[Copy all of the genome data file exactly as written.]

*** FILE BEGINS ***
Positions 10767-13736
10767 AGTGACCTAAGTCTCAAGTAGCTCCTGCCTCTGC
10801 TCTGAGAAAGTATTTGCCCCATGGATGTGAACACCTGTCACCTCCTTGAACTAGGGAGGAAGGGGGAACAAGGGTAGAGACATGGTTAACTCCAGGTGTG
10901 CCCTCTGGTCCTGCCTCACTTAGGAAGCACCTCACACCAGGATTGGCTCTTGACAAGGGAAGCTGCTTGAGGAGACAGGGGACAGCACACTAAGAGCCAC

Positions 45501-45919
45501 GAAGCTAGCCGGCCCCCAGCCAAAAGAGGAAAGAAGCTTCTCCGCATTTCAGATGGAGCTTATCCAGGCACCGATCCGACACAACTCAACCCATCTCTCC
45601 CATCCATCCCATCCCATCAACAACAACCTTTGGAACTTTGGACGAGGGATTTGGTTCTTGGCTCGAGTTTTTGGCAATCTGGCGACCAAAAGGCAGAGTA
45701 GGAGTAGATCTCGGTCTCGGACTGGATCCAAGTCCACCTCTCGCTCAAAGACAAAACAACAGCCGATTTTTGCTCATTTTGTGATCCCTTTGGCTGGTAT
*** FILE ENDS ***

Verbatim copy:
Positions 10767-13736
10767 AGTGACCTAAGTCTCAAGTAGCTCCTGCCTCTGC
10801 TCTGAGAAAGTATTTGCCCCATGGATGTGAACACCTGTCACCTCCTTGAACTAGGGAGGAAGGGGGAACAAGGGTAGAGACATGGTTAACTCCAGGTGTG
10901 CCCTCTGGTCCTGCCTCACTTAGGAAGCACCTCACACCAGGATTGGCTCTTGACAAGGGAAGCTGCTTGAGGAGACAGGGGACAGCACACTAAGAGCCAC

Positions 45501-45919
45501 GAAGCTAGCCGGCCCCCAGCCAAAAGAGGAAAGAAGCTTCTCCGCATTTCAGATGGAGCTTATCCAGGCACCGATCCGACACAACTCAACCCATCTCTCC
45601 CATCCATCCCATCCCATCAACAACAACCTTTGGAACTTTGGACGAGGGATTTGGTTCTTGGCTCGAGTTTTTGGCAATCTGGCGACCAAAAGGCAGAGTA
45701 GGAGTAGATCTCGGTCTCGGACTGGATCCAAGTCCACCTCTCGCTCAAAGACAAAACAACAGCCGATTTTTGCTCATTTTGTGATCCCTTTGGCTGGTAT